Breaking free from the cycle of self-hatred was not easy, and it’s still a journey that I’m on today. But by opening myself up to new ideas and perspectives, and by surrounding myself with positive and supportive people, I’ve been able to make real progress towards a more positive body image. I still have bad days, but I now have the tools and the support system to help me through them. And most importantly, I’m now able to see myself as a whole person, rather than just a collection of perceived flaws

The Intersection of Body Positivity and Health

The body positivity movement has been criticized by some who argue that promoting body acceptance, particularly for those who are overweight or obese, can lead to the normalization of an unhealthy lifestyle. They claim that body positivity can encourage individuals to ignore the importance of maintaining a healthy weight, exercise regularly, and make healthy food choices.

However, many body positive advocates argue that health and body positivity are not mutually exclusive. In fact, the movement places an emphasis on overall well-being and self-care, rather than solely focusing on appearance. This can involve eating a balanced and nourishing diet, engaging in regular physical activity, and seeking out medical care as needed.

Moreover, studies have shown that weight stigma can lead to negative health outcomes, such as increased stress and disordered eating behaviors. On the other hand, promoting body acceptance and self-love has been associated with improved mental health and body satisfaction, which can lead to more positive health behaviors.

In my personal experience, focusing on body positivity has actually helped me prioritize my health. Instead of punishing myself with diets and exercise that I hate, I now approach physical activity and nutrition with a more positive and sustainable mindset. I listen to my body and choose to fuel it with nutrient-dense foods and engage in movement that I enjoy.

It is important to note that everyone’s journey towards health and body positivity will look different. There is no one-size-fits-all approach, and what works for one person may not work for another. The key is to approach health and well-being from a place of self-love and respect, rather than from a place of self-hatred and punishment.


The Role of Media in Shaping Our Perceptions

The media has played a significant role in shaping our perceptions of beauty and body image. From magazines to television shows and social media, we are constantly bombarded with images of what the media considers to be the ideal body type. These images are often airbrushed and manipulated to create a false sense of perfection, which can lead to feelings of inadequacy and self-doubt.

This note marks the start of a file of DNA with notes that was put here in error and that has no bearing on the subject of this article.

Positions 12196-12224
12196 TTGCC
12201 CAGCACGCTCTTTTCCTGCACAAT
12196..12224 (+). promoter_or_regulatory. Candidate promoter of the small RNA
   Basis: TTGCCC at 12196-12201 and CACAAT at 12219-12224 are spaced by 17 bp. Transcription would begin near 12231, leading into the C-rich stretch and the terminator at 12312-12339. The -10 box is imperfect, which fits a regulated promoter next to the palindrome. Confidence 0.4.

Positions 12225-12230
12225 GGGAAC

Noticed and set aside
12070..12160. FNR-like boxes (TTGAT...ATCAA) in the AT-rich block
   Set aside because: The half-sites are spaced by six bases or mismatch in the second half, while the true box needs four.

Growing up, I was exposed to these same messages. I remember flipping through magazines and feeling envious of the women I saw on the pages. I wanted to look like them and be like them, even though I knew deep down that their images were unrealistic and unattainable. But despite this knowledge, the constant barrage of media messages made it hard for me to separate what was real from what was not.

As I got older, I began to recognize the damaging impact that the media was having on my self-esteem and body image. I realized that the images I was seeing were not a true representation of what beauty really is, and that there is no one-size-fits-all definition of what it means to be beautiful. It was a long and difficult journey, but I was determined to break free from the cycle of self-hatred and negative body image that had been holding me back for so long.

It was only when I started to look beyond the media’s narrow definition of beauty that I began to find true freedom and self-acceptance. I began to surround myself with people who valued me for who I was, not for how I looked. I started to seek out images and stories that celebrated diversity and encouraged self-love. I realized that I didn’t have to fit into anyone else’s definition of beauty, and that the most important thing was to be true to myself and my own values.


Today, I know that my journey towards body positivity is ongoing, and that there will be ups and downs along the way. But by recognizing the impact that the media has on our perceptions of beauty and body image, and by taking steps to break free from its influence, I am better equipped to stay true to myself and to embrace the unique beauty that I bring to the world.

The journey towards body positivity and self-love can be a difficult one, but it is also a worthwhile one. By examining the roots of our negative body image, breaking free from negative self-talk, prioritizing our health, becoming critical consumers of media, and building supportive communities, we can begin to embrace our bodies as they are and live more fulfilling and authentic lives. I hope that my personal journey and insights have provided inspiration and guidance for those who may be struggling with their own body image.

As I continue on my own journey towards body positivity, I am grateful for the experience of working with Aline and for the insights and lessons that it has brought me. I hope that my story can inspire others to embrace their bodies, just as they are, and to recognize that self-love is a journey that is worth taking.

Creator of the slow living and sustainability blog: She is Awake and NGO founder.